The carrier Etisalat has over 145,000 BlackBerry users on its network, and it offered these customers an over-the-air software update a few weeks ago that was aimed at improving performance. Users complained the update had negative impacts on the handset, and it led to decreased battery life, as well as system crashes.
The update was identified as a mobile application developed by SS8, which specializes in electronic surveillance and law enforcement products. RIM said this app is a telecommunication surveillance program that could potentially allow unauthorized access to data on the handset, including e-mails, and personal information.
"The Etisalat update is not a RIM-authorized update and was not developed by RIM," the BlackBerry-maker said in a note to customers. "Independent sources have concluded that the Etisalat update is not designed to improve performance of your BlackBerry handheld, but rather to send messages back to a central server."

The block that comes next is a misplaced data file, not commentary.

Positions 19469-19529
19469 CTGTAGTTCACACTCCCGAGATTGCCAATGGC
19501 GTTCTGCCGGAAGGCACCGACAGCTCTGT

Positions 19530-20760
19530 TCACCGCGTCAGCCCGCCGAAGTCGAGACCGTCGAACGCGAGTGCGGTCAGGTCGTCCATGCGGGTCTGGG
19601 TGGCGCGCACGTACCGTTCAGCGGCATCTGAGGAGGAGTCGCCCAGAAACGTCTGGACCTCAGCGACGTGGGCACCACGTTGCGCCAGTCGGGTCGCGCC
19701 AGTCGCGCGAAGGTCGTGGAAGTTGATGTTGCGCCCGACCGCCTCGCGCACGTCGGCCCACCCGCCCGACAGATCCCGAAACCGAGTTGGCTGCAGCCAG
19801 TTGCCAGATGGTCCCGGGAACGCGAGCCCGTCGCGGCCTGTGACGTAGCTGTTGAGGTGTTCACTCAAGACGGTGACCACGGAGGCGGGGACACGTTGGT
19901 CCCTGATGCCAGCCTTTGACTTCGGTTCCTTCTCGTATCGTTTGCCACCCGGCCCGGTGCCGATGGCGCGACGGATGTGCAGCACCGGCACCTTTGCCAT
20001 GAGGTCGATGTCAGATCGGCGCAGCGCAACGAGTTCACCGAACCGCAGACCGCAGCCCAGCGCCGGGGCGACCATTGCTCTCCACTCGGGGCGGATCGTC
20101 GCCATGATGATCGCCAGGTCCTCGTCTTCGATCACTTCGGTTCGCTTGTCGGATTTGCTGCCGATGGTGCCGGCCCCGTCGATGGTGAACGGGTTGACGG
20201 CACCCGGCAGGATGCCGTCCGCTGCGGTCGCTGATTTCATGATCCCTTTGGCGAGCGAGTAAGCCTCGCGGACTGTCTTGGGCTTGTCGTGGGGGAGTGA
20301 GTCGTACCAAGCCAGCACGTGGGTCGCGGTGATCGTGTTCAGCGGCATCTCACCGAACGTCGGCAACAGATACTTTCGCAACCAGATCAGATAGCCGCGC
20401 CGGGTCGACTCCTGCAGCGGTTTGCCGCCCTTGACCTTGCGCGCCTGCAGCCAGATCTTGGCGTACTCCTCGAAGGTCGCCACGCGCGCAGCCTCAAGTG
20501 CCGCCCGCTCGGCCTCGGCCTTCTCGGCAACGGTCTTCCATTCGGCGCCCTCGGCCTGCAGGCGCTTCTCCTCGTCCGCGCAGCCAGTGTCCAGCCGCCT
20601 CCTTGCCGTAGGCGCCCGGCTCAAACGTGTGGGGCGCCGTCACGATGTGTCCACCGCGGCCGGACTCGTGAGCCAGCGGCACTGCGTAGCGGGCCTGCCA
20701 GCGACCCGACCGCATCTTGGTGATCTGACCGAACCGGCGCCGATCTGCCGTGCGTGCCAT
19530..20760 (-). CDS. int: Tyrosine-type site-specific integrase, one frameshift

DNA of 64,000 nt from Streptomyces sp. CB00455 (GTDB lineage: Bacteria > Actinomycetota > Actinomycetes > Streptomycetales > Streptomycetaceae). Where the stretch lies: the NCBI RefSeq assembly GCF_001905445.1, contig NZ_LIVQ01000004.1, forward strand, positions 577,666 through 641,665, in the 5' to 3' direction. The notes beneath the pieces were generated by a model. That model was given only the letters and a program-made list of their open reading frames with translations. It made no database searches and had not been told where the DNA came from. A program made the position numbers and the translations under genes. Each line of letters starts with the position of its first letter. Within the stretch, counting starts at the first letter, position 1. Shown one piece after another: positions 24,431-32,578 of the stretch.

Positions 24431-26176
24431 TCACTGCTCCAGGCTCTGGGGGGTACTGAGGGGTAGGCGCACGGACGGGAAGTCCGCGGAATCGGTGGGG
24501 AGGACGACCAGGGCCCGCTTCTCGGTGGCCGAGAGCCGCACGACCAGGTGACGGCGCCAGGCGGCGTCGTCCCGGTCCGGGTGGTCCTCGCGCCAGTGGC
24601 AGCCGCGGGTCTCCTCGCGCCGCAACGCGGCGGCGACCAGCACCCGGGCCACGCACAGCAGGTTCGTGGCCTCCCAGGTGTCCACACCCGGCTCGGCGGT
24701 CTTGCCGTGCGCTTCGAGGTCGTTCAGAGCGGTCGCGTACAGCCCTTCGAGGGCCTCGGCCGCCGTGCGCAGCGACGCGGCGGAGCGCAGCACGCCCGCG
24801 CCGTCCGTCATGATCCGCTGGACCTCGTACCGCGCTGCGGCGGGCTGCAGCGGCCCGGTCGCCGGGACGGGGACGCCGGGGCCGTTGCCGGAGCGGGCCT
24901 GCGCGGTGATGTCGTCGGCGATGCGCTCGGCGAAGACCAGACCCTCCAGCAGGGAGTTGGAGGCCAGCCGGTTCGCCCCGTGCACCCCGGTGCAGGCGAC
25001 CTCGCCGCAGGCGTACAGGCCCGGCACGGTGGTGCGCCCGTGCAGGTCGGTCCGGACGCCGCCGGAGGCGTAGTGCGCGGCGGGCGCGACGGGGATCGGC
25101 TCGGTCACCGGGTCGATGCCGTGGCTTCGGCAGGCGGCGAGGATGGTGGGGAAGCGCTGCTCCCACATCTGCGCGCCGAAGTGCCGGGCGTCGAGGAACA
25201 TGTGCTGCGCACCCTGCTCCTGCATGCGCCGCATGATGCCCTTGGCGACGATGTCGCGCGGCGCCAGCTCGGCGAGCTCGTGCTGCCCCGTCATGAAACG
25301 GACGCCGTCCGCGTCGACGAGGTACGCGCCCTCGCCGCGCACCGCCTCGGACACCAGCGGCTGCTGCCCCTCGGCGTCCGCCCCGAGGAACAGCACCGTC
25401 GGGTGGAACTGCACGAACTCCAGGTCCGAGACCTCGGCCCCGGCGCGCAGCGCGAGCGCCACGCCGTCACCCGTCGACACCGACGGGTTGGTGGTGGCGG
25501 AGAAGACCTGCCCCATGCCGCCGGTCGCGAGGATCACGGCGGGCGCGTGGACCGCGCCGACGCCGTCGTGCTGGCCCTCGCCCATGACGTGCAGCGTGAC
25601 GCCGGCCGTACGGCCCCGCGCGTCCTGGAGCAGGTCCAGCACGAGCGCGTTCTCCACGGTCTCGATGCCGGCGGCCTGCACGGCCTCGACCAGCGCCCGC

In a statement last week, Etisalat said the issues with handsets were minor technical issues, and that the "upgrades were required for service enhancements." The mobile operator also said the update was needed to help ease the transition from 2G to 3G networks. BlackBerry users on rival Du's network have not faced the same issues.
BlackBerry users on Etisalat's network can go to RIM's Web site to download software that will remove the surveillance application.
Most companies are just starting the hard work of mobilizing workforces by bringing the software they use to smartphones. InformationWeek analyzed this issue in an independent report, and it can be downloaded here (registration required).